By: David Sheward
A pair of Off-Broadway revivals offers American theater’s response to two of the most difficult moments in our recent history: the Vietnam War and the AIDS crisis. Both cataclysmic events forced average
Americans to confront the "other." In the early 1970s, a brutal foreign war was being fought in our living rooms and veterans were bringing home its traumas. Twenty years later, a ravaging plague decimated a largely ignored segment of the population and gay activists were demanding attention be paid.
David Rabe’s Sticks and Bones (1971) from the New Group, and Terrence McNally’s Lips Together, Teeth Apart (1991), at Second Stage, detail the mainstream reactions to these harrowing watershed moments in vastly different ways. Both deal with attempts to avoid unpleasant truths, but only one still resonates with the disturbing discord of its original setting.
Rabe’s play is a merciless cartoon of a typical stateside family-named for the characters on the ridiculously wholesome sitcom The Adventures of Ozzie and Harriet-torn apart by the return of their eldest son David, who is scarred psychologically and physically by his experiences in Nam. He is blind and accompanied by the spectre of Zung, the Vietnamese girl he left behind, whom no one else can see. As his parents attempt to gloss over his damaged psyche with TV, snacks, and commercial-style chatter, David viciously attacks them verbally and with his walking stick. As this living-room war rages, Derek McLane’s Brady Bunch-style set is slowly transformed into an eerie battlefield by Peter Kaczorowski’s ghoulish lighting and Olivia Sebeksy’s grainy projections. It’s a nightmarish version of reality, directed with unflinching swagger by Scott Eliot. Bill Pullman delivers a frighteningly intense Ozzie. You can almost feel his jittery energy as he rapidly retreats into a fantasy vision of his youth to escape the intruder in his home. Holly Hunter’s Harriet is like a perky puppet performing a domestic dance of housekeeping to distract herself from David’s demons. Ben Schnetzer has the difficult task of humanizing the agonized David and he manages to ground the character’s dark poetry. Raviv Ullman is hilariously oblivious as the guitar-strumming younger brother Rick and Richard Chamblerlain, a veteran of the play’s era as TV’s Dr. Kildare, is like a stern figure from the past as a clueless priest.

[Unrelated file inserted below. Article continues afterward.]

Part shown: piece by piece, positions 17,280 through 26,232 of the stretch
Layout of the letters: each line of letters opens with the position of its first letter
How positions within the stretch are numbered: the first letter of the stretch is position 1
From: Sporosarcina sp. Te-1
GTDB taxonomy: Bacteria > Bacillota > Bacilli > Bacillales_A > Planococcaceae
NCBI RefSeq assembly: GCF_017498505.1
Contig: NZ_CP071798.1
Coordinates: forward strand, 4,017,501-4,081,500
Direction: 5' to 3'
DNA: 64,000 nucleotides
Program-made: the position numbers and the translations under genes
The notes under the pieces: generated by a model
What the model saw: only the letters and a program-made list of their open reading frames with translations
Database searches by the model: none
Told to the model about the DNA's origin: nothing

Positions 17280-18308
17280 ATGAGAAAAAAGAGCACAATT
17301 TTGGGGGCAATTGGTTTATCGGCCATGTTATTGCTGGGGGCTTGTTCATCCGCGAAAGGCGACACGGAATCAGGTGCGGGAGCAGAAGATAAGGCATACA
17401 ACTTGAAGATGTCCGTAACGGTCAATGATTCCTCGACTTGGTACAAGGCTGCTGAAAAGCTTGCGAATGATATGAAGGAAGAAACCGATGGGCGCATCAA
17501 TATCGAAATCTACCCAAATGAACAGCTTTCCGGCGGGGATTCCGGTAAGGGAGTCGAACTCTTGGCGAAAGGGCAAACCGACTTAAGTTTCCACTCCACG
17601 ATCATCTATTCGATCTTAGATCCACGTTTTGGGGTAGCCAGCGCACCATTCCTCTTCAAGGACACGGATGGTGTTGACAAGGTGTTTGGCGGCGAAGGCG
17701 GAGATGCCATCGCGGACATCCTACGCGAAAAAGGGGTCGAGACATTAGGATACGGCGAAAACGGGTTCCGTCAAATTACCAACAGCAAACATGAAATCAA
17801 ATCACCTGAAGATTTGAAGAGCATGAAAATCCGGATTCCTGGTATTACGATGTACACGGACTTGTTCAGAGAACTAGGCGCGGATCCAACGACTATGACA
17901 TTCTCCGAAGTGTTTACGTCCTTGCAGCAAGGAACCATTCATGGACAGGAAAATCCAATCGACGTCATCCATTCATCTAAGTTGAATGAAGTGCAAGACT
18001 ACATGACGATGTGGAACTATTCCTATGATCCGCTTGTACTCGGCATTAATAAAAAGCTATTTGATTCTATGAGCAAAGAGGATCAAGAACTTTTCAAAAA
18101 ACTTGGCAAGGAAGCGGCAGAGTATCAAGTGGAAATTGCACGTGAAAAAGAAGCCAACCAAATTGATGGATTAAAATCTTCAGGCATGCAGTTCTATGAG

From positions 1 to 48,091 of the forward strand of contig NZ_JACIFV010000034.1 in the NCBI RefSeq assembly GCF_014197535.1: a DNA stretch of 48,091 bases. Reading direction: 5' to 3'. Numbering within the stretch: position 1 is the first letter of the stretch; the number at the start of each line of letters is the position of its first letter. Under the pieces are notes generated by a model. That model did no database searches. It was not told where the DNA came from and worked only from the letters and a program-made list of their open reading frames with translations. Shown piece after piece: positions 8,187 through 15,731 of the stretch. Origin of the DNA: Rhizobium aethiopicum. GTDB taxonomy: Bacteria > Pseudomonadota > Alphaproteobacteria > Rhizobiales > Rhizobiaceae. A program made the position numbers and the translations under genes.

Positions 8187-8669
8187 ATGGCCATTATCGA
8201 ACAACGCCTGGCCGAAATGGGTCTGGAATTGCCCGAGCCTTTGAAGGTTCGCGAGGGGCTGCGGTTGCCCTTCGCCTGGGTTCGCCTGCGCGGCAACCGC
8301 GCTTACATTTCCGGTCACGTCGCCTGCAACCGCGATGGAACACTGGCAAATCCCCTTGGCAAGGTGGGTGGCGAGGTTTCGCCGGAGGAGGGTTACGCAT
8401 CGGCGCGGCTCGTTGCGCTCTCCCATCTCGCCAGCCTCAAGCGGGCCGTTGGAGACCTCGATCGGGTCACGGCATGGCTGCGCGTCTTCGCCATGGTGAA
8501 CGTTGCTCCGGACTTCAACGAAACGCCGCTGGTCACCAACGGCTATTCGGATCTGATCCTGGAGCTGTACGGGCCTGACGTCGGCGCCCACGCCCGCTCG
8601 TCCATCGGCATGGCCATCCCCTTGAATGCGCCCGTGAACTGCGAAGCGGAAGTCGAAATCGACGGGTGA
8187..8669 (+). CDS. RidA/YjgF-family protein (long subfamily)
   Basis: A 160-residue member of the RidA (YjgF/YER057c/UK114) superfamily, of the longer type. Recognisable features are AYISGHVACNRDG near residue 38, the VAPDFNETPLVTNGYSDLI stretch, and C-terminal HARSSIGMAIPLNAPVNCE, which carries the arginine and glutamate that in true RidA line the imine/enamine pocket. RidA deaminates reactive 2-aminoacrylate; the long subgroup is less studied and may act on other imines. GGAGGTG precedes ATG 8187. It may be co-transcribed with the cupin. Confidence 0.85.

It’s hard to believe now but Sticks made it to Broadway after a run at the Public Theater and won the Tony Award for Best Play. It would have no place on today’s Disneyfied Broadway where even most dramas have a warm and fuzzy side. This production does have a slightly dated feel and the play could stand some cutting, but it still provides a frightening caricature of an America in upheaval.
McNally’s Lips Together, Teeth Apart takes a more realistic route, apart from pretentious and extraneous Strange Interlude-ish interior mo
nologues. The play follows two straight couples struggling through an awkward Fourth of July weekend at the Fire Island beach house one of them has inherited from her gay brother who has died of AIDS. As they attempt to ignore the reality of AIDS and the gay men surrounding them, the four deal–or fail to deal-with infidelity, illness, miscarriages, and despair. Two decades ago, this play seemed like a startlingly accurate snapshot of the way we lived then-anxious and horrified at the issues of mortality the health crisis raised-but now it seems melodramatic and forced. What a difference the right ensemble makes.
The original production at Manhattan Theatre Club boasted a powerhouse cast (Swoosie Kurtz, Nathan Lane, Christine Baranski, Anthony Heald) who made the characters’ soapy troubles seem like the quintessence of the American and, by extension, human experience. Unfortunately, of the current company, only Tracee Chimo connects with the existential despair of the chatterbox Chloe who natters on about anything that comes into her head to keep the emptiness at bay. Peter Dubois’ direction overemphasizes the laughs instead of quietly playing up the couples’ desperation. As a result, the jokes aren’t funny and the quarreling quartet come across as petty and bickering rather than misguided and lonely. Alexander Dodger designed a gorgeous beachfront set, too bad you won’t want to spend time with the occupants.
Sticks and Bones: Nov. 6-Dec. 14. The New Group at the Pershing Square Signature Center, 480 W. 42nd St., NYC; Tue.-Fri., 7 :30 p.m.; Sat., 2 and 8 p.m.; Sun., 2 p.m.; Running time: two hours and 30 mins. including intermission; $77-$97; (212) 279-4200 or www.ticketcentral.com.
Photos Sticks and Bones: Monique Carboni
Lips Together, Teeth Apart: Oct. 29-Nov. 23. Second Stage Theatre, 305 W. 43rd St., NYC; schedule varies; Running time: two hours and 30 mins. including two intermissions; $60-$75; (212) 246-4422 or www.2st.com.
Photos Lips Together Teeth Apart: Joan Marcus